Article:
• Re-write distorted cognitive assumptions – children will learn how to think about the trauma in a way that avoids self-blame or guilt
  • Restore trust in others and foster a feeling of hope for the future

Play Therapy

Play therapy is particularly effective for children aged 2 – 11. It can be significantly helpful for those children and teenagers who experience trouble expressing their thoughts and feelings. It gives children a confidential, nurturing environment in which they can play in the knowledge that they are safe – both physically and emotionally.

Play therapy helps a child or young adult to handle emotional problems and increase self-awareness, express feelings and experiences, manage behaviour, develop social skills, cope with traumatic symptoms and stress, and restore a sense of overall wellbeing.

Play therapy can include art therapy, dance, storytelling, drama or role-play, creative visualisation, and music.

You can read more about play therapy for PTSD here

Medication

There is very little empirical evidence as to the benefits of medication for children with PTSD. Some data suggests that citalopram, an SSRI, may be effective at mitigating the symptom clusters of PTSD in teenagers, so these may be prescribed in certain instances.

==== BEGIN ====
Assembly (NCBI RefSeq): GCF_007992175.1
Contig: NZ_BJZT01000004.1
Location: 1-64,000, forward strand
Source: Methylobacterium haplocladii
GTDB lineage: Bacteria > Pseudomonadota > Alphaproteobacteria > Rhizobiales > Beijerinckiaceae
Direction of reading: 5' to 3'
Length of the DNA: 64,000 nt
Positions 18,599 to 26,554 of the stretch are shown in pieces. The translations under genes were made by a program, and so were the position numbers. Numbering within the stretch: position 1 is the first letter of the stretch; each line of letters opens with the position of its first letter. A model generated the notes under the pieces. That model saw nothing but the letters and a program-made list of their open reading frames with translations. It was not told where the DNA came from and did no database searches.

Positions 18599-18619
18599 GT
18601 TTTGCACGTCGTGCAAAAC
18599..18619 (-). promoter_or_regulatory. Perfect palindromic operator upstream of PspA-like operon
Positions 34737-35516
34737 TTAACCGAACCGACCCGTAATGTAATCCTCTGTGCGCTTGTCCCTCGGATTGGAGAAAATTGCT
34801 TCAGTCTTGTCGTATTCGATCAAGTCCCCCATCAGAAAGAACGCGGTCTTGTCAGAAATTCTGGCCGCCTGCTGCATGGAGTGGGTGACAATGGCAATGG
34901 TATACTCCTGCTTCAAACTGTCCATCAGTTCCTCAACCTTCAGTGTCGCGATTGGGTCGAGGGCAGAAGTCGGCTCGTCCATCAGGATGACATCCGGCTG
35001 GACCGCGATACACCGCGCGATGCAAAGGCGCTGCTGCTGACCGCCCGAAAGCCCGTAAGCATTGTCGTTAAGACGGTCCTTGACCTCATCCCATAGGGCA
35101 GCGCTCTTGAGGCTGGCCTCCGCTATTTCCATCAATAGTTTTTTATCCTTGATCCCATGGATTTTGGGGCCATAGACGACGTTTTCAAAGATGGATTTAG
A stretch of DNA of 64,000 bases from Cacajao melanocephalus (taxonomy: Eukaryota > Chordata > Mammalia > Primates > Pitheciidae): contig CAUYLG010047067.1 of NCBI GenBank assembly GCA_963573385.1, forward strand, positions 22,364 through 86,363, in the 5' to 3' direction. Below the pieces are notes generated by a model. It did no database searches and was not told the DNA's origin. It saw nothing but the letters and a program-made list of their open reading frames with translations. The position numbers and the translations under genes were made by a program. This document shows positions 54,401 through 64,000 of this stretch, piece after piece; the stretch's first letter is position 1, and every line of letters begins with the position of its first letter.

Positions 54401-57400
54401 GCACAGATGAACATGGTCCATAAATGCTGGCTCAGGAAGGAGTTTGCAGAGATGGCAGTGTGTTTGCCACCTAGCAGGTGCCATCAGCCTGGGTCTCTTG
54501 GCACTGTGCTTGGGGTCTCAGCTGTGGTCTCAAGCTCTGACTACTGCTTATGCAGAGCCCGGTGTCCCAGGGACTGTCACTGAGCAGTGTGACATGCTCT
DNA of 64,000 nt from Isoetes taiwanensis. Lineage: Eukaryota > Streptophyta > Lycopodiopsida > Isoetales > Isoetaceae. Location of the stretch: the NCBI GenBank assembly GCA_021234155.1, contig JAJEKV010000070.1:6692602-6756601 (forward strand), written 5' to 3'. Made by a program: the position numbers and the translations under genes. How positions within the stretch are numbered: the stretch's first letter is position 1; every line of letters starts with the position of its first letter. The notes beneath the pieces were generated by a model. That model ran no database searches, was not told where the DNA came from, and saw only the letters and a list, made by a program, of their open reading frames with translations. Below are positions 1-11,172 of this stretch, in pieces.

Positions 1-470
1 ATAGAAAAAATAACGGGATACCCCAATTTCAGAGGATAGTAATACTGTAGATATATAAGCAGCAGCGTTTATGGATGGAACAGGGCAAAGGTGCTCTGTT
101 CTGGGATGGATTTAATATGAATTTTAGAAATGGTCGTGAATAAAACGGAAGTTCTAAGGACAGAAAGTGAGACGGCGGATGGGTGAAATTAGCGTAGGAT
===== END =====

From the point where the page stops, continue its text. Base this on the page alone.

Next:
In combination with psychotherapy, medication can help ease a child if they are expressing severe anxiety, fear, or hopelessness. Medication is not, however, a ‘standalone’ treatment.

Family Therapy

Research has shown that ‘the most successful outcomes can be when the whole family receives help; even if the trauma was only experienced by the child themselves the repercussions will be felt across the other members of the family.’

 

NICE guidance updated in 2018 recommends the use of trauma focused psychological treatments for Post Traumatic Stress Disorder in adults and children, specifically the use of Eye Movement Desensitisation Reprocessing (EMDR) and trauma focused cognitive behavioural therapy (CBT).

Please remember, these aren’t meant to be medical recommendations, but they’re tactics that have worked for others and might work for you, too. Be sure to work with a professional to find the best methods for you.

Sources
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Symptoms of PTSD in children

Complex PTSD in children

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Treatments for PTSD

It is possible for PTSD to be successfully treated many years after the traumatic event occurred, which means it is never too late to seek help. For some, the first step may be watchful waiting, then exploring therapeutic options such as individual or group therapy – but the main treatment options in the UK are psychological treatments such as Eye Movement Desensitisation Reprogramming (EMDR) and Cognitive Behavioural Therapy (CBT).

Traumatic events can be very difficult to come to terms with, but confronting and understanding your feelings and seeking professional help is often the only way of effectively treating PTSD. You can find out more in the links below, or here.